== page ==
“Moderate stringency conditions” can include the following: Step 1: Filters containing DNA are pretreated for 6 hours at 55° C. in a solution containing 6*SSC, 5*Denhardt's solution, 0.5% SDS and 100 mg/ml denatured salmon sperm DNA. Step 2: Filters are hybridized for 18-20 hours at 55° C. in the same solution with 5-20*106 cpm 32P-labeled probe added. Step 3: Filters are washed at 37° C. for 1 hour in a solution containing 2*SSC, 0.1% SDS, then washed twice for 30 minutes at 60° C. in a solution containing 1*SSC and 0.1% SDS. Step 4: Filters are blotted dry and exposed for autoradiography. Other conditions of moderate stringency that may be used are well-known in the art (see e.g. Ausubel et al., (eds.), 1993, Current Protocols in Molecular Biology, John Wiley and Sons, NY; and Kriegler, 1990, Gene Transfer and Expression, a Laboratory Manual, Stockton Press, NY).

Finally, “low stringency conditions” can include: Step 1: Filters containing DNA are pretreated for 6 hours at 40° C. in a solution containing 35% formamide, 5×SSC, 50 mM Tris-HCl (pH 7.5), 5 mM EDTA, 0.1% PVP, 0.1% Ficoll, 1% BSA, and 500 μg/ml denatured salmon sperm DNA. Step 2: Filters are hybridized for 18-20 hours at 40° C. in the same solution with the addition of 0.02% PVP, 0.02% Ficoll, 0.2% BSA, 100 μg/ml salmon sperm DNA, 10% (wt/vol) dextran sulfate, and 5-20×106 cpm 32P-labeled probe. Step 3: Filters are washed for 1.5 hours at 55 C in a solution containing 2×SSC, 25 mM Tris-HCI (pH 7.4), 5 mM EDTA, and 0.1% SDS. The wash solution is replaced with fresh solution and incubated an additional 1.5 hours at 60° C. Step 4: Filters are blotted dry and exposed for autoradiography. If necessary, filters are washed for a third time at 65-68° C. and reexposed to film. Other conditions of low stringency that may be used are well known in the art (e.g. as employed for cross-species hybridizations). See e.g. Ausubel et al., (eds.), 1993, CURRENT PROTOCOLS IN MOLECULAR BIOLOGY, John Wiley and Sons, NY; and Kriegler, 1990, GENE TRANSFER AND EXPRESSION, A LABORATORY MANUAL, Stockton Press, NY.

The nucleic acid sequences provided by the present invention can be used to express inventive peptides, i.e. an inventive JNK inhibitor sequence or an inventive chimeric peptide for analysis, characterization or therapeutic use; as markers for tissues in which the corresponding (inventive) peptides are preferentially expressed (either constitutively or at a particular stage of tissue differentiation or development or in disease states). Other uses for the nucleic acids include, e.g. molecular weight markers in gel electrophoresis-based analysis of nucleic acids.

According to a further embodiment of the present invention, expression vectors are also provided for recombinant expression of one or more inventive JNK inhibitor sequences and/or chimeric peptides as defined above. The term “expression vector” is used herein to designate either circular or linear DNA or RNA, which is either double-stranded or single-stranded. It further comprises at least one inventive nucleic acid to be transferred into a host cell or into a unicellular or multicellular host organism. The inventive expression vector preferably comprises an inventive nucleic acid encoding the inventive JNK inhibitor sequence or a fragment or a variant thereof, or the inventive chimeric peptide, or a fragment or a variant thereof. Additionally, an expression vector according to the present invention preferably comprises appropriate elements for supporting expression including various regulatory elements, such as enhancers/promoters from viral, bacterial, plant, mammalian, and other eukaryotic sources that drive expression of the inserted polynucleotide in host cells, such as insulators, boundary elements, LCRs (e.g. described by Blackwood and Kadonaga (1998), Science 281, 61-63) or matrix/scaffold attachment regions (e.g. described by Li, Harju and Peterson, (1999), Trends Genet. 15, 403-408). In some embodiments, the regulatory elements are heterologous (i.e. not the native gene promoter). Alternately, the necessary transcriptional and translational signals may also be supplied by the native promoter for the genes and/or their flanking regions.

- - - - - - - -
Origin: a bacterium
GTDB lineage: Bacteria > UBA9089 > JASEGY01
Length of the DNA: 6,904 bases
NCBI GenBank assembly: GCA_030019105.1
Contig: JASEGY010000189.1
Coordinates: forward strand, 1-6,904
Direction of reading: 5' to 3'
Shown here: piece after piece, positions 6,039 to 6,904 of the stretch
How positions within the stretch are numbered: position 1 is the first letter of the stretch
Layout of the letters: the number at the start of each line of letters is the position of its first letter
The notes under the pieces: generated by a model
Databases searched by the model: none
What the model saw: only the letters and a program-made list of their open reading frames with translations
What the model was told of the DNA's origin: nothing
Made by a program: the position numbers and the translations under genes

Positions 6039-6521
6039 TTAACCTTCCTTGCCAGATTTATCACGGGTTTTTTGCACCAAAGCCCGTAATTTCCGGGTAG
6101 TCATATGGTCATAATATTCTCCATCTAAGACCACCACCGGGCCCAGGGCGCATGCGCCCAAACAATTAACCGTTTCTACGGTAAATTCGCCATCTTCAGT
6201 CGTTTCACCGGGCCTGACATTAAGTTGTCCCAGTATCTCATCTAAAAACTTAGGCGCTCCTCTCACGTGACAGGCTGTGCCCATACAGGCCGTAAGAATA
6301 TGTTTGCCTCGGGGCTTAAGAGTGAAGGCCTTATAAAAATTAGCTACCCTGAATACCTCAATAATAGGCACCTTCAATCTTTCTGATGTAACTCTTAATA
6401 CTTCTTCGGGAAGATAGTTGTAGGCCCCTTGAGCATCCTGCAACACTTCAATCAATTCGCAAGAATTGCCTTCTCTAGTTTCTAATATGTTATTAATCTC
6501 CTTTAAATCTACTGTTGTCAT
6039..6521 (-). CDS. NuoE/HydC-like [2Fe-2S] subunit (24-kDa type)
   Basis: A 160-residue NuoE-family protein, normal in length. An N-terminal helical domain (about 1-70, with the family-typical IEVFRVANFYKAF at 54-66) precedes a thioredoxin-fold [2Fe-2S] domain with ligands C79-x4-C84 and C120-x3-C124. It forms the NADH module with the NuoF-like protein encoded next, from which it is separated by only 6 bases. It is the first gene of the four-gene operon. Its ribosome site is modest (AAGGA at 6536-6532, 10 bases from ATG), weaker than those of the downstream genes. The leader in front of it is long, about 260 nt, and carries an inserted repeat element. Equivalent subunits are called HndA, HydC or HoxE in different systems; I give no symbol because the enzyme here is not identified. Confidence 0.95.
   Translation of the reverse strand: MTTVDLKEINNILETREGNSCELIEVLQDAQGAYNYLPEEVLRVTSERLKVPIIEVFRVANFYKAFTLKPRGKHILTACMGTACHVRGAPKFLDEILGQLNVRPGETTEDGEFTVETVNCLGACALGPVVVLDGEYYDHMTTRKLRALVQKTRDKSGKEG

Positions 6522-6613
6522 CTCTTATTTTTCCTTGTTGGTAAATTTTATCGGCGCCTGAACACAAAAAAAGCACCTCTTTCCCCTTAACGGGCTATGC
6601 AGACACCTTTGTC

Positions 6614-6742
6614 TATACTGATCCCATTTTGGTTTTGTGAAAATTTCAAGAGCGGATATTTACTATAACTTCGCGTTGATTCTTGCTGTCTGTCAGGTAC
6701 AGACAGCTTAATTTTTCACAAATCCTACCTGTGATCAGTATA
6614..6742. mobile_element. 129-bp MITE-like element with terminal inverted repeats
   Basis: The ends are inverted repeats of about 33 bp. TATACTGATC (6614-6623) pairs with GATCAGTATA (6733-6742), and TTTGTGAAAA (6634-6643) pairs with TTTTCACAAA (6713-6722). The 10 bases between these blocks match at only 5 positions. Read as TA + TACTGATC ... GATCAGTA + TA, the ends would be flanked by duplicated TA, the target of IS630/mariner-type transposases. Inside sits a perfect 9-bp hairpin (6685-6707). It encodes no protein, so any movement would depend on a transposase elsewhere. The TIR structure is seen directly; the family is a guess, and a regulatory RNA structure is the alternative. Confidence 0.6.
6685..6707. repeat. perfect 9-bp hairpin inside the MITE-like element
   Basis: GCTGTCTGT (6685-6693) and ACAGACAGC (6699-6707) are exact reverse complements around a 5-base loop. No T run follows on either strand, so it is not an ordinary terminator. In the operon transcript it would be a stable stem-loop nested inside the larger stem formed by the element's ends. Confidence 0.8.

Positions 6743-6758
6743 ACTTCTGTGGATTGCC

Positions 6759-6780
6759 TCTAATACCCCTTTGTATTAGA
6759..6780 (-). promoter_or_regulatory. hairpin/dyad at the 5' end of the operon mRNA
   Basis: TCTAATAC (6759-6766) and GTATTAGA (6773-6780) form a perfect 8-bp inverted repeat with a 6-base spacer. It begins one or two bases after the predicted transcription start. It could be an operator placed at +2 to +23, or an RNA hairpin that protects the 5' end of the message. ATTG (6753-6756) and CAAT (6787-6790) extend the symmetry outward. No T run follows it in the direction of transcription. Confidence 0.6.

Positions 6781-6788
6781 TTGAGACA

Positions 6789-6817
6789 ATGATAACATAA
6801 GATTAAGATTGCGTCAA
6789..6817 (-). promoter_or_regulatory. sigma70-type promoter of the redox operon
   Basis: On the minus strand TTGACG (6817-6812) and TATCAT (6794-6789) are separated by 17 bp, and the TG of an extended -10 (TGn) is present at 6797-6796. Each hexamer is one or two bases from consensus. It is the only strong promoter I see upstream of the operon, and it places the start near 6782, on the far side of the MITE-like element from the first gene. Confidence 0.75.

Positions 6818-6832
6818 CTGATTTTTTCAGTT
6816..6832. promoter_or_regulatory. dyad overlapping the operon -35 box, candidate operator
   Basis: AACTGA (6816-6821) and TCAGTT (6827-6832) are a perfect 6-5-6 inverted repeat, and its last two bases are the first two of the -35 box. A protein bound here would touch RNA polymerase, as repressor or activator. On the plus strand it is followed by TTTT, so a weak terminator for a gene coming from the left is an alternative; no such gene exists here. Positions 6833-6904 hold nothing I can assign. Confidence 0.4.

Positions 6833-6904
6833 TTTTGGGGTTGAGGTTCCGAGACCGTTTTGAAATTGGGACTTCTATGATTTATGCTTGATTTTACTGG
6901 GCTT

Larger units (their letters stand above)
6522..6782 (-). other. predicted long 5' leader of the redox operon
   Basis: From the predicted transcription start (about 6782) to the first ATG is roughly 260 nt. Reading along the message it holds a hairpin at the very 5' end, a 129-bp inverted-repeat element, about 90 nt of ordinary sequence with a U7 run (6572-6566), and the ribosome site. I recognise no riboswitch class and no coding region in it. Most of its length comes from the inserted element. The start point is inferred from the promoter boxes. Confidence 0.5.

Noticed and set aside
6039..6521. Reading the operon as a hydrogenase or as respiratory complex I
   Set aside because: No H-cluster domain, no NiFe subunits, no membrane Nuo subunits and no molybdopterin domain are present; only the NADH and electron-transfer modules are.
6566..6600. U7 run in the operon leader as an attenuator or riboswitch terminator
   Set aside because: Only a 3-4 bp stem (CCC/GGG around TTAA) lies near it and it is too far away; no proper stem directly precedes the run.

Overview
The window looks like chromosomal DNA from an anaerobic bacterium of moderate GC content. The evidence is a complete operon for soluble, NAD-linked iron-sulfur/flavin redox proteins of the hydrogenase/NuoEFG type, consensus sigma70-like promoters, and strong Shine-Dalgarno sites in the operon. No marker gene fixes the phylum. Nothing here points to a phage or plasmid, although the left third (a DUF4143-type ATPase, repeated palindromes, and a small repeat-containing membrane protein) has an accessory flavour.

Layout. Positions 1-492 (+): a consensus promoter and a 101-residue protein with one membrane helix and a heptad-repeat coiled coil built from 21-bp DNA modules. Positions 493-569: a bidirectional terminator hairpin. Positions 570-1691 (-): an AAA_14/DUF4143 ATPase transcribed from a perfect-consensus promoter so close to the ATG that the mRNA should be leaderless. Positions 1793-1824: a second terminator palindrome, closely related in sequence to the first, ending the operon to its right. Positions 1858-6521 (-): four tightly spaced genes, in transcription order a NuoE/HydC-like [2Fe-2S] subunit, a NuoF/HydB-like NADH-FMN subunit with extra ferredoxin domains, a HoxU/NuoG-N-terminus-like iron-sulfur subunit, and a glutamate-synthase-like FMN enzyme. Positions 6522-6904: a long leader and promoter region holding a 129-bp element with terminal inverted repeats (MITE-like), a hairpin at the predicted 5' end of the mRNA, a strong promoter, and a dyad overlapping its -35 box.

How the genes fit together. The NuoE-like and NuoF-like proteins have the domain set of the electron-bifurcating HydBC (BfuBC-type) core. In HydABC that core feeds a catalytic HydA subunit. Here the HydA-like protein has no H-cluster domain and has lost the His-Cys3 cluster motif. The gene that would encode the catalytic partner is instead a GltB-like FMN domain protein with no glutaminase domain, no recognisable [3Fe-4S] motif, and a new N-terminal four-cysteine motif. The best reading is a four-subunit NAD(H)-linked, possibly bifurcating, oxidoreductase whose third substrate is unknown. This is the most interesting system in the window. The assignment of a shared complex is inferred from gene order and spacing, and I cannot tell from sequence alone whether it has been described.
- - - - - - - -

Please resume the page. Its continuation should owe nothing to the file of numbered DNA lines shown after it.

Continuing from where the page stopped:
The term “promoter” as used herein refers to a region of DNA that functions to control the transcription of one or more inventive nucleic acid sequences, and that is structurally identified by the presence of a binding site for DNA-dependent RNA-polymerase and of other DNA sequences, which interact to regulate promoter function. A functional expression promoting fragment of a promoter is a shortened or truncated promoter sequence retaining the activity as a promoter. Promoter activity may be measured by any assay known in the art (see e.g. Wood, de Wet, Dewji, and DeLuca, (1984), Biochem Biophys. Res. Commun. 124, 592-596; Seliger and McElroy, (1960), Arch. Biochem. Biophys. 88, 136-141) or commercially available from Promega®).

An “enhancer region” as used in the inventive expression vector, typically refers to a region of DNA that functions to increase the transcription of one or more genes. More specifically, the term “enhancer”, as used herein, is a DNA regulatory element that enhances, augments, improves, or ameliorates expression of a gene irrespective of its location and orientation vis-à-vis the gene to be expressed, and may be enhancing, augmenting, improving, or ameliorating expression of more than one promoter.